. to a close today with discussion of
I the subject “Regulated Forest Man
1 agement In the United States." On
the program were Clyde S. Martin,
Tacoma. Wash.: C. M. Granger,
Forest Service: Karl A. Swenning,
Berlin. N H : Raymond E Rendall,
Augusta. Me : Frank Hevward. At
lanta. Ob.: James w. Girard of the
i Forest Service and Walter J. Dam
• toft of Canton. N. C.
Washingtonian Jailed
On Assault Charge
Flovd O. Whit*. 31, of 3400 Dent
place N.W.. was held without bond
in the Montgomery County Jail at
Rockville. Md., today, charged with
assaulting a 25-vear-old white
Chief Andrew M. Newman of the
county police said White was ar
rested yesterday with the aid of
Washington police and brought to
Rockville for questioning after ha
had waived extradition. The con
dition of the woman was described
by Dr. C. E. Hawks, county medical
examiner, as “serious.”
She was beaten by her assailant
during the attack, according to
police and treated at Georgetown
According to police. White met tha
woman, to whom he laad been intro
duced previously, in Washington and
took her to Maryland in his car.
The attack is alleged to have oc
curred in the Glen Echo area near
Conduit road.
Club Elects Officers
Officers of the Germantown Home
makers’ Club have been selected aa
follows: Mrs. Clements Gloyd, Mid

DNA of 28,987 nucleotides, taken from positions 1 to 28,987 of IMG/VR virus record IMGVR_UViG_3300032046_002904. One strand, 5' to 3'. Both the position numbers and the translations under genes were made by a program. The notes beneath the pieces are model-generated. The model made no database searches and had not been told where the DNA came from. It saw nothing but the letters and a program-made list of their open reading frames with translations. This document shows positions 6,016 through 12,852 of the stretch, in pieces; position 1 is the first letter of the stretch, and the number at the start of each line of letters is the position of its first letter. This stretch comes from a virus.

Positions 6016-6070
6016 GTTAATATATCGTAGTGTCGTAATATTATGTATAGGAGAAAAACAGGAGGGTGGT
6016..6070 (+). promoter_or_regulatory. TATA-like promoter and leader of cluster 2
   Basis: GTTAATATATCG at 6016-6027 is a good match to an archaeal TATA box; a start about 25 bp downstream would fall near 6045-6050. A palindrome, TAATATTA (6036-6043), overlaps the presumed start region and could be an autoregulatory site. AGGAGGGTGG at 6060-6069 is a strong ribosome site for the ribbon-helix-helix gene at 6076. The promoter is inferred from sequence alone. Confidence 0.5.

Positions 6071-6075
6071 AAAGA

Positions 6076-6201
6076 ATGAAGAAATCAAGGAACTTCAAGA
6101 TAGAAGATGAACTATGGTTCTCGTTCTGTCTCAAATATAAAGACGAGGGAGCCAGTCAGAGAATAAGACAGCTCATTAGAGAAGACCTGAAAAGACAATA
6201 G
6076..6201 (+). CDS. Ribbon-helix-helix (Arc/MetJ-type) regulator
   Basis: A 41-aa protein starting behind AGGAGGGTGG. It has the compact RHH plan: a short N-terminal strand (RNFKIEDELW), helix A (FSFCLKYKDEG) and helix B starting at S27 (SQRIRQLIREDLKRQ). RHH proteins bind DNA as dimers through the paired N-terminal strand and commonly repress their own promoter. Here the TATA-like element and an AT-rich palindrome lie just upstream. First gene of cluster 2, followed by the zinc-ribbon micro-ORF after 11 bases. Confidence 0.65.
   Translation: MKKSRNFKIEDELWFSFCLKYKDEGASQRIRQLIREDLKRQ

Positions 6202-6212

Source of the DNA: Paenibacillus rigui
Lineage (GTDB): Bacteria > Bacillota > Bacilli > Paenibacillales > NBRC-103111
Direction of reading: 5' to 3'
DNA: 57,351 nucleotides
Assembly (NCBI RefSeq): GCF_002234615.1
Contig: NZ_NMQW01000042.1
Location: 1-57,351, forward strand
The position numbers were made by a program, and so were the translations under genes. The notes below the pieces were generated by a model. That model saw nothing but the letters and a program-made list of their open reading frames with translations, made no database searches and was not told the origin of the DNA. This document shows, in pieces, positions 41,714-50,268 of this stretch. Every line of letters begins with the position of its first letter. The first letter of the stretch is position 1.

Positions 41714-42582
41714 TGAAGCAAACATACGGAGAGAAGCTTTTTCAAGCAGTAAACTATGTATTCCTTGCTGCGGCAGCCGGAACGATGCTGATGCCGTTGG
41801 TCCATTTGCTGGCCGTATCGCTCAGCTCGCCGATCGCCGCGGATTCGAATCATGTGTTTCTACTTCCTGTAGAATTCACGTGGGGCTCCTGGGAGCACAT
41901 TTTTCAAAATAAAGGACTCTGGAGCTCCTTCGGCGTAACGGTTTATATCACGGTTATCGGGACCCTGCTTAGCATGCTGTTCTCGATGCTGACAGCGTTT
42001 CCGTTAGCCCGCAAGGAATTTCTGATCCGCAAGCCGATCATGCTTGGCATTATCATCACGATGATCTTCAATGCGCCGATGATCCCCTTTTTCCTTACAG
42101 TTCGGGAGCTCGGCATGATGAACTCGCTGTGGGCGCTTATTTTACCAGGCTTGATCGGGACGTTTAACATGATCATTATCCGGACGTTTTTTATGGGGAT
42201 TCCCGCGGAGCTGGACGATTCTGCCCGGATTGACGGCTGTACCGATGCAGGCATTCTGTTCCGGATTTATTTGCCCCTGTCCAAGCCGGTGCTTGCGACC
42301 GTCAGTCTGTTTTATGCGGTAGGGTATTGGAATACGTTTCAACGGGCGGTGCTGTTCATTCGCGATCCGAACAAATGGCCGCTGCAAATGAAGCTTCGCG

dlebrook. president : Mrs. Robert L.
Hickerson. Germantown, vice presi
dent; Miss Rebecca Leaman. Ger
mantown, secretary; Miss Marie Bo
j land, Germantown, treasurer.
'Continued From First Page.)
"testing." or “testing for modula
tion," and then, “that is all.”
The man broadcasting from his
overcoat sleeve was sending mes
sages across the track to a shack
off the grounds, but within his view.
If the signals came through he got
an “O. K." from the shack by a
series of flashing lights.
Concealed in Trunk.
From the shack the “hot" news
was being broadcast over a trans
mitter. concealed in a trunk and
served by a cleverly hidden antenna.
The investigators searching for the
unlicensed broadcasting stations
heard the tipster remark one r^ay
that a clothesline concealed his view.
This enabled the inspectors to locate
the cabin where the high-powered
signals were originating. This area
already had been indicated by a ra
dio direction finder.
The two men arrested gave Detroit
as their home address. Their names
were not furnished by the rommis
The new airmail service between
Tokio, Japan, and Bangkok. Thai
land. covers 3,107 miles.